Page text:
‘Bad Paths’ Review: A Wartime Anthology

Nataliia Vorozhbyt’s modern war drama “Bad Ways” failed enough to earn a nomination among Oscar voters when it was selected as the Ukrainian submission for best international feature film for the 94th Academy Awards in September. But times have changed, and the anthology film, which is now playing in theaters and virtual theaters, garnered attention again with its widespread release during the ongoing Russian occupation.

Viewers looking for definitive commentary on current events will be disappointed, but it’s not Vorozhbyt’s fault. In contrast, the four wartime stories in “Bad Paths” fall short of providing any meaningful insight into the nature of conflict, relying instead on the lackluster suspense and shock value that greatly exceeds their welcome.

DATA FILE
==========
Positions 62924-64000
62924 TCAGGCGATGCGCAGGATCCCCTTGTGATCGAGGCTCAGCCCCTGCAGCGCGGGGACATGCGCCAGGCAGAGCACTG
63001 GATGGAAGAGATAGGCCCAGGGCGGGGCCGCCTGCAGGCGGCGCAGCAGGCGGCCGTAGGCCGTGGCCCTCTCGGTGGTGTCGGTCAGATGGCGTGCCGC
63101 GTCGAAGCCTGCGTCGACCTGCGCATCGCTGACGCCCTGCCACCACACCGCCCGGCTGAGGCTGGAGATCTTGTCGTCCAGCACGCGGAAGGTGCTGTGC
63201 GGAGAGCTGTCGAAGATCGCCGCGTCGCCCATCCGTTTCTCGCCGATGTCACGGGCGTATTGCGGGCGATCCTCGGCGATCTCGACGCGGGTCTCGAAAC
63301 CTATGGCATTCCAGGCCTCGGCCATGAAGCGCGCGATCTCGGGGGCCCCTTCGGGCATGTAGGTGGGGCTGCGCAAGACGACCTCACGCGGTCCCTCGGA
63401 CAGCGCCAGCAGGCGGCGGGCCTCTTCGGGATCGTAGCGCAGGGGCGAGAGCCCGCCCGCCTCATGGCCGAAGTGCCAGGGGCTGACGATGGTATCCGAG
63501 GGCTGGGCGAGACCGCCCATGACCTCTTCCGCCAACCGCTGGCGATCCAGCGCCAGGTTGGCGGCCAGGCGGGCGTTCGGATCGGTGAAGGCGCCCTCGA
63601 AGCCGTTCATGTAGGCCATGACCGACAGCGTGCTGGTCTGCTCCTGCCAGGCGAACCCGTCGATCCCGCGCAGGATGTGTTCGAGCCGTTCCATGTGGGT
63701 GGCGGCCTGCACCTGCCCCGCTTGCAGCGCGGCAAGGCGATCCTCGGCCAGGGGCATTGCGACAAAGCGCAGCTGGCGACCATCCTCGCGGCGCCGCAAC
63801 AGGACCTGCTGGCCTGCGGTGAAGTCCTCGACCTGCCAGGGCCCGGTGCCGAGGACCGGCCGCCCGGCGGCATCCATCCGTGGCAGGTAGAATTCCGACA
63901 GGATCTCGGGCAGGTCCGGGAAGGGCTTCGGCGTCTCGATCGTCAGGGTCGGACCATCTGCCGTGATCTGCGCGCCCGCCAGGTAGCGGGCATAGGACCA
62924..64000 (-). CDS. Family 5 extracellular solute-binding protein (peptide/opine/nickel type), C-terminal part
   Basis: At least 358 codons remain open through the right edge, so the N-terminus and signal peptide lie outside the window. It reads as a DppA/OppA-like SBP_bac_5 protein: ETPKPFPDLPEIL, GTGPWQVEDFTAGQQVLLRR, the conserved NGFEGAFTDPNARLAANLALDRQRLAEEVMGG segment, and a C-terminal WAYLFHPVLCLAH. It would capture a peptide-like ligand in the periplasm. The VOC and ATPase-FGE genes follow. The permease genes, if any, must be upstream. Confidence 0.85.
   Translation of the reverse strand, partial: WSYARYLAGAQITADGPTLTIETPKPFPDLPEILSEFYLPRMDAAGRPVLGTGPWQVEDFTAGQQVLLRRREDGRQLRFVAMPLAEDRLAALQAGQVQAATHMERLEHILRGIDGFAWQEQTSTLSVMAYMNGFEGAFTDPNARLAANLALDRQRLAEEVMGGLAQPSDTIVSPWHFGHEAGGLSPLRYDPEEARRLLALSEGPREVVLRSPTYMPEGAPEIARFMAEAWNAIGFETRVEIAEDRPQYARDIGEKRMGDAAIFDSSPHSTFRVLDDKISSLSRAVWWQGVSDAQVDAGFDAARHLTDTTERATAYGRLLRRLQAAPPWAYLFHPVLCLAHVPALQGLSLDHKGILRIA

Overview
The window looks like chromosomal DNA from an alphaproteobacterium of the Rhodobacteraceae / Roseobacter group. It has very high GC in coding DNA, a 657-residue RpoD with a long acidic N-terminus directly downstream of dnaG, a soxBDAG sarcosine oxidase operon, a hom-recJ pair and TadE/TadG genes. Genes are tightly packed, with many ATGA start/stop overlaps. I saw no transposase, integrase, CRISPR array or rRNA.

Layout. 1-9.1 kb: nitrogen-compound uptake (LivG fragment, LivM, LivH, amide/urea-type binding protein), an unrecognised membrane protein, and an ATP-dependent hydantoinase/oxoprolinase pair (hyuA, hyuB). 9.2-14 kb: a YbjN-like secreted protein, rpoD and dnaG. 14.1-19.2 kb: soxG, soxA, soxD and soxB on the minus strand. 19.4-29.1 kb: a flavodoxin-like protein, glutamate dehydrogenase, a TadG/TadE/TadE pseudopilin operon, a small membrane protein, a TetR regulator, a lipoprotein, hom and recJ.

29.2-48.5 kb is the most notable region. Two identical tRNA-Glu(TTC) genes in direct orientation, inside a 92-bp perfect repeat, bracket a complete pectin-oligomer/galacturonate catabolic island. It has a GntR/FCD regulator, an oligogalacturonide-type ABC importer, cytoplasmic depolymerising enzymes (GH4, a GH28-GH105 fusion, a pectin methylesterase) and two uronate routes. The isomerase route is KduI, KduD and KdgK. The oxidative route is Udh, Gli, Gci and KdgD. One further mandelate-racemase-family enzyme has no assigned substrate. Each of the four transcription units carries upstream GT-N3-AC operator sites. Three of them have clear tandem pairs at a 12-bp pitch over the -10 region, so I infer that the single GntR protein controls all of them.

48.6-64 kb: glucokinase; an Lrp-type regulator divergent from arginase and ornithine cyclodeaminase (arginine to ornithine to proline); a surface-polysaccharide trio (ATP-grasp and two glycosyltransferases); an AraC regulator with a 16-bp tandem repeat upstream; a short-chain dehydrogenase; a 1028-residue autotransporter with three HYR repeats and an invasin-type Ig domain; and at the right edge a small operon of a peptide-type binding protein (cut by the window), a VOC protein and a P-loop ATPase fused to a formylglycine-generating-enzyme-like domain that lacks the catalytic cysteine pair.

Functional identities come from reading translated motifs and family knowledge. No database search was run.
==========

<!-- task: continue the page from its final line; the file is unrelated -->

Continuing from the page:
For better or worse, the film’s most memorable sketch is the third film where a female journalist (Maryna Klimova) is taken hostage by a sadistic soldier (Yuri Kulinich). The segment drifts endlessly The woman is beaten, tortured, and humiliated by the prisoner as she tries to appeal to his humanity, before the entire miserable ordeal is interrupted by a lively act of violence. The regular ending feels like a waste of time, sadly for the beginning.

The other stories in “Bad Paths” sound undercooked at best, even if they offer a compelling premise. The opening skit of the movie, which shows a drunk school principal (Igor Koltovskyy) trying to get through a passportless road checkpoint, shows that the clash between war and civilian life can have both brutal and ridiculously absurd consequences. If only the rest of the movie had dared to go into the same complexity.

Bad Ways
Not rated. Ukrainian and Russian, with subtitles. Working time: 1 hour 45 minutes. in theaters and in virtual cinemas.

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